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Dee Gordon’s Suspension and a PED Solution: Cancelled Contracts

May 2nd, 2016 · No Comments · Abu Dhabi, Baseball, Dodgers, Drugs

Miami Marlins shortstop Dee Gordon, the National League batting champion, last week was suspended 80 games by Major League Baseball for failing a drug test.

This came only a few weeks after outfielder Chris Colabello of the Toronto Blue Jays also was hit with an 80-game ban. (And also expressed puzzlement how he failed a test.)

Baseball does not appear to be winning the battle against PEDs (performance enhancing drugs) because any risk-reward analysis shows it is in the player’s favor to pursue better statistics through chemistry.

Gordon, 28, is in the first year of a five-year contract worth $50 million. You read that right — $50 million … for a guy the Los Angeles Dodgers had given up on after the 2014 season.

And how big a hit does that contract take from his missing 80 games?

Only $1.65 million, from the $3 million due Gordon in Year 1 of his deal.

He is still guaranteed $48.35 million as long as he doesn’t fail another test. Even if he comes back and is useless and is out of baseball a year from now.

Guaranteed money is too big a temptation to cheat, as a “friend” of Gordon told USA Today.

So how can baseball defeat this?

Insert language in all contracts that allow clubs to abrogate that contract in the event of a failed drug test.

The Players Union would fight this tweak to the Basic Agreement, but a change in policy would benefit the game — and, therefore, the players — in the long run.

We’re not talking about clubs being able to end a contract whenever they want — which is how the National Football League generally operates. (Only a fraction of contracts are guaranteed, generally, in the NFL.)

A ballplayer gets hurt, he still gets paid. He suddenly is not competitive, he still gets paid. He is waived out of baseball, he still gets paid.

Only if he fails a drug test would the club have the option to cancel the contract and return to the bargaining table.

Now that would be incentive to make sure that illegal drugs don’t get into a player’s system.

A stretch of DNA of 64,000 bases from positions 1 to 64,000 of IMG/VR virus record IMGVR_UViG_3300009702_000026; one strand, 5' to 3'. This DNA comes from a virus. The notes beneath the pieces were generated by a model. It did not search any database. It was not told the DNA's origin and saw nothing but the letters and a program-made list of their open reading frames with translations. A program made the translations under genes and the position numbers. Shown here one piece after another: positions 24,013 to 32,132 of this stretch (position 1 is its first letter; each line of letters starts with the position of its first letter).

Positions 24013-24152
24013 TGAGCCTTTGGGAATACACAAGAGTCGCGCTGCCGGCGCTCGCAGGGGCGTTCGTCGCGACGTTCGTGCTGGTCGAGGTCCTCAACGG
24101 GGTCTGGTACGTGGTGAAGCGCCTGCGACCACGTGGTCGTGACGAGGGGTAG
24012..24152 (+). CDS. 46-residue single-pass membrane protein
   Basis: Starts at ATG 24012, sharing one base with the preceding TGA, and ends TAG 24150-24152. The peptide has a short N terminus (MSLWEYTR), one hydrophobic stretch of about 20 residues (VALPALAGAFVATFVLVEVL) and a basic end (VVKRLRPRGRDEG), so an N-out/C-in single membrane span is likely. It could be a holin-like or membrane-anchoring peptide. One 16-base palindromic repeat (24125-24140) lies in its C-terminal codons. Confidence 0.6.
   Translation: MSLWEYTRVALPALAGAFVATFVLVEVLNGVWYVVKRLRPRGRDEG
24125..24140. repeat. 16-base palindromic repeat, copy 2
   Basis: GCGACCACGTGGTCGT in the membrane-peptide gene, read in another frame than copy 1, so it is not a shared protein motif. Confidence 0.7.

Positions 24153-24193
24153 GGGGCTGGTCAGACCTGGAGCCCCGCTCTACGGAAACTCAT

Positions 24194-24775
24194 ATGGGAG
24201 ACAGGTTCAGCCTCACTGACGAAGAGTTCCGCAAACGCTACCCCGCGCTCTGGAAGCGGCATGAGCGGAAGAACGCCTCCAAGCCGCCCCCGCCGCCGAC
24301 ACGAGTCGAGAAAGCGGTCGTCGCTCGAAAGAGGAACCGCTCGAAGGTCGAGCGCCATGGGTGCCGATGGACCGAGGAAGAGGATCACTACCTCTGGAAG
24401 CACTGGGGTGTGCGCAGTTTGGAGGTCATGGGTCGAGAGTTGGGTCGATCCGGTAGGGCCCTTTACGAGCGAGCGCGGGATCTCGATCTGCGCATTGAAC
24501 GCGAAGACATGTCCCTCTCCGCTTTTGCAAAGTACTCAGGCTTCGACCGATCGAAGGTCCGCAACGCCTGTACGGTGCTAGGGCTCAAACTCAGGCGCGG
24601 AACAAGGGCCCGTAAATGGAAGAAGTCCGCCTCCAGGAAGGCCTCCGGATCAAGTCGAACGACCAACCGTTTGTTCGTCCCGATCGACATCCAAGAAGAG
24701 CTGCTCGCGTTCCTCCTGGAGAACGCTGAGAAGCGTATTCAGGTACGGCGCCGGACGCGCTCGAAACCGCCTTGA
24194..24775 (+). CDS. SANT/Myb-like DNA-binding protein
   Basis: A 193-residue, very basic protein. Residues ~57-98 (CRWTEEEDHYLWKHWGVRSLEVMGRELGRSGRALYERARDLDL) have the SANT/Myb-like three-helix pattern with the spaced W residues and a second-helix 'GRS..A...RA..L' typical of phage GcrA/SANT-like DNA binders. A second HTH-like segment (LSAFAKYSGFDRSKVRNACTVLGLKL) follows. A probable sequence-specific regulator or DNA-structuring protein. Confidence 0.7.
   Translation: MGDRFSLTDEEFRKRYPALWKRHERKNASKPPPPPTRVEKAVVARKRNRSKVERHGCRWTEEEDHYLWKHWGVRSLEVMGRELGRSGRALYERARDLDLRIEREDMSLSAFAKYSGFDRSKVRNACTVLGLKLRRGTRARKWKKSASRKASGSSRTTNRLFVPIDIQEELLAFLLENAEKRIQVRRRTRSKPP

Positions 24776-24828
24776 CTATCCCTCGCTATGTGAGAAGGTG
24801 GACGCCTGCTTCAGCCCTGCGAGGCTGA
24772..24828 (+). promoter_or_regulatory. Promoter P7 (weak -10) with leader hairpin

Everyone around that player would be on the same page. Agent, family, friends. “For God’s sake, don’t let Dee put anything in his body that we don’t know about.” It could mean the difference between $50 million and a fraction of that.

The USA Today story notes that Gordon had been a marginal big-leaguer for the first several years of his career, with the Dodgers. It was thought he would not hit enough to be a truly productive player.

Them he went to Miami, ahead of the 2015 season, and he got 205 hits and batted .333 and scored 88 runs and played a solid second base and had a healthy “wins above replacement” (WAR) stat of 4.9 games … and the Marlins decided five years of Gordon was worth $50 million.

I do not know Gordon. When he first hit the bigs, in 2011, I was in Abu Dhabi. But I keep hearing and reading about what a good guy he is and how people tended to root for him for a variety of reasons, one of them because he had ongoing problems keeping on weight, often slipping below 170 pounds over the course of the long MLB season.

In his four seasons with the Dodgers, he made around $2 million, combined. In his first season in Miami, that went up to $2.5 million for 2015.

And then, after that “career” year, the jackpot. A contract that should leave him set for life. Three million this season, rising to $14 million in 2021, with signing bonus, worth $50 million en toto.

As his friend asked the USA Today reporter, “Why wouldn’t he cheat?”

In a statement, Gordon denied “knowingly” using PEDs.

Some might say it makes no sense for a scrawny infielder to attempt to bulk up, which usually is a target of testosterone, in particular.

But as baseball people have noted, keeping on weight to survive a grinding, 162-game season, is temptation enough. And others will fail to resist that temptation, especially when, upon serving their suspension, they go right back to being paid under the terms of the pre-drug-bust contract.

The only way to beat this is to allow clubs to get out of contracts if a player fails a drug test. I doubt, extremely, it will happen, but it ought to.

Fans would like to think that the players they are watching are performing on a level playing field. That isn’t too much to ask.


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